“We made this disclosure to the district attorney, and I do welcome any assistance he can give with the investigation,” Gauvin said.

Mayor Paul Coogan has said Gauvin, the interim police chief, will likely be the successor to former Police Chief Jeffrey Cardoza, who retired in early March.

Gauvin said he wants to take the department beyond the controversies.

“Unfortunately, we have to go through this. So, let’s get the investigation done and then go from there,” said Gauvin.

Department plagued by controversial incidents

The missing controlled-buy logs and the mishandled drug evidence are not the only controversies the Fall River Police Department has found itself in the last few years.

Now terminated patrol officer Michael Pessoa was indicted on more than a dozen counts of police brutality and lying on police reports to allegedly cover his tracks for excessive force incidents in June 2019. He is expected to go to trial in October.

Related to Pessoa, the city has paid out thousands of dollars in lawsuit settlements, and a $34 million lawsuit is pending for the shooting death of 19-year-old Larry Ruiz-Barreto in the Industrial Park in 2017 by patrol officer Nicholas Hoar. He was cleared of any wrongdoing by the Bristol County District Attorney's office four months later.

The same officer is under an FBI investigation for an assault last year in the booking room at police headquarters.

In November, police officer Chelsea Campellone shot and killed 30-year-old Anthony Harden when he reportedly attempted to attack her partner, Michael Sullivan, with a steak knife while responding to a domestic complaint. Both officers have been cleared by the DA, but Harden's family is suing the DA's office for open records violations, which Quinn is requesting be dismissed. The hearing is Thursday in Suffolk Superior Court.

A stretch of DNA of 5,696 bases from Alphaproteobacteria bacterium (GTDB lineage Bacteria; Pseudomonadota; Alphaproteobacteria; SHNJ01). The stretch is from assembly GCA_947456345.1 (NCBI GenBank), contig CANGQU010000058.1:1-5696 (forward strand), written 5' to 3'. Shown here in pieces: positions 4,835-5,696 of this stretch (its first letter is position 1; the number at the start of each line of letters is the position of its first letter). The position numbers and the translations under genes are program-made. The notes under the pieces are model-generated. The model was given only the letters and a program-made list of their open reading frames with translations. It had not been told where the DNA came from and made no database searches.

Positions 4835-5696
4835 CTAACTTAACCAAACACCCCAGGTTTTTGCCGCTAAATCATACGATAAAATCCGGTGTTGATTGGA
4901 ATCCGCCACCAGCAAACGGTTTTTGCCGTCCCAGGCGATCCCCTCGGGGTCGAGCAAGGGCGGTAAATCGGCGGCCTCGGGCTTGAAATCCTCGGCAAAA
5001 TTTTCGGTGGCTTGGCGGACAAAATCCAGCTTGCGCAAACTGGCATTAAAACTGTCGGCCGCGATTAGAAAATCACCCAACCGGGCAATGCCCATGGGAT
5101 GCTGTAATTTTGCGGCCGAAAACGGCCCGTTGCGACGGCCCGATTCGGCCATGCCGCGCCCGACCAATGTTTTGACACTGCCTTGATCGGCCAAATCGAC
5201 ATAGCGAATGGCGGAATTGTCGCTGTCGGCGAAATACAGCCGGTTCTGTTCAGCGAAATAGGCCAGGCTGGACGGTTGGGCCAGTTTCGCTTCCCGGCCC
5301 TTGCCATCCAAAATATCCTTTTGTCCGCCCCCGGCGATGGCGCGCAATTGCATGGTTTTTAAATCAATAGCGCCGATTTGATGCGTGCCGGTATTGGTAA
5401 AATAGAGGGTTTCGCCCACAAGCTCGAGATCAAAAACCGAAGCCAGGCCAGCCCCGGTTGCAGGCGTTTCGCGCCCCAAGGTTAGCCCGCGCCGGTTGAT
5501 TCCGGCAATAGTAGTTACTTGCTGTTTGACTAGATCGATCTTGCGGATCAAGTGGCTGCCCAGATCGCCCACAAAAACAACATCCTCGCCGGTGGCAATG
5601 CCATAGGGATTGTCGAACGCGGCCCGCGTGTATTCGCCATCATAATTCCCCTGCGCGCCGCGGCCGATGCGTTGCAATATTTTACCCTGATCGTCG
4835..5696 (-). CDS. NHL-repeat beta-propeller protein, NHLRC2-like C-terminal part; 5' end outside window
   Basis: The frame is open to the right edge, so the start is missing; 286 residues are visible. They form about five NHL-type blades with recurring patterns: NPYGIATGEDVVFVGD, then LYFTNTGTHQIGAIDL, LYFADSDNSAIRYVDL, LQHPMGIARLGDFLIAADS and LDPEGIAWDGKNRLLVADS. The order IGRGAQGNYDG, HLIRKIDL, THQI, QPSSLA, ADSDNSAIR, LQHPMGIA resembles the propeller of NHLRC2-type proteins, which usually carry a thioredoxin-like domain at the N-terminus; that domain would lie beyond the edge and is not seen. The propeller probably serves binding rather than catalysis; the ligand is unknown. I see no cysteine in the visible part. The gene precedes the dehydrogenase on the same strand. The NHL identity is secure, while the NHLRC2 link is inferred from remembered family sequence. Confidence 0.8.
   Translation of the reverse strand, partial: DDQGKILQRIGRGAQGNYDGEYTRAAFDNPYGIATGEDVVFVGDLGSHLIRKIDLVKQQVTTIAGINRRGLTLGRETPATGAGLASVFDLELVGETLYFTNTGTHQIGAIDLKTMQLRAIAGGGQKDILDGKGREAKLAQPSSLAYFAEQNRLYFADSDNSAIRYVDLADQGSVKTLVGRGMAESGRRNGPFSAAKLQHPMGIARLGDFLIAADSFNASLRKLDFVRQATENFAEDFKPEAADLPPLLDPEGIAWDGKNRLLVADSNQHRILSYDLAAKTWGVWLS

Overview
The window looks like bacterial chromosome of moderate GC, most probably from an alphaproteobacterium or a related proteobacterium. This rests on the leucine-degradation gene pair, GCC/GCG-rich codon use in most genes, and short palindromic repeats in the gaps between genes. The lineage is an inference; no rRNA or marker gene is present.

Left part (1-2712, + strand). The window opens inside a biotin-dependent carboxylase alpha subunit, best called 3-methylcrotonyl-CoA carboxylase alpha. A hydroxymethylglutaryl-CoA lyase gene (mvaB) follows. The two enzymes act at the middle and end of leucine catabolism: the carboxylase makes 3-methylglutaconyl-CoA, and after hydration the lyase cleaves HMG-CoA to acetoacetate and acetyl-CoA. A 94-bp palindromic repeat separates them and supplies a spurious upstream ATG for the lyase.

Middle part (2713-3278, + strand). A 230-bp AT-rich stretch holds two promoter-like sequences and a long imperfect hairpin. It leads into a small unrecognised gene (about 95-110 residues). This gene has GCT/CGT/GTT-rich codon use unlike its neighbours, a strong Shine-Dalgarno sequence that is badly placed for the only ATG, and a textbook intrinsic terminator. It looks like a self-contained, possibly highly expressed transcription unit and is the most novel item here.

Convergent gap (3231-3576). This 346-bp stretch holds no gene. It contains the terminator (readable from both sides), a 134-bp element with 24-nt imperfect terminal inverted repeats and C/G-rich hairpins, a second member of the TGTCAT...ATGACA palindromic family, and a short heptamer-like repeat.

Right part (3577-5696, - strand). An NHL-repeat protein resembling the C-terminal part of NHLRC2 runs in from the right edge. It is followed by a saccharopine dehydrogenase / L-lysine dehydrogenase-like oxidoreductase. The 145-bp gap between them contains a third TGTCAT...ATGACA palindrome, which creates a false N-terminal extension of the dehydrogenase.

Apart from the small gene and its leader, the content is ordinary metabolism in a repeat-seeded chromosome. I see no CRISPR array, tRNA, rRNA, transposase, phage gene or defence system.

Patrol officer Bryan Custadio was arraigned in February on allegations of strangulation and assault with a dangerous weapon in an assault case while on duty and later destroying evidence.

Custadio, who is out on personal recognizance, was in court Tuesday, but a pre-trial conference was postponed until June.

Also, in March 2020, then-Police Chief Albert Dupere resigned from his position after being recorded on video drinking at a bar during work hours with subordinate officers on several occasions.

Jo C. Goode may be reached at jgoode@heraldnews.com. Support local journalism and subscribe to The Herald News today!

This article originally appeared on The Herald News: Fall River police, DA's office investigate lost illegal drug buy logs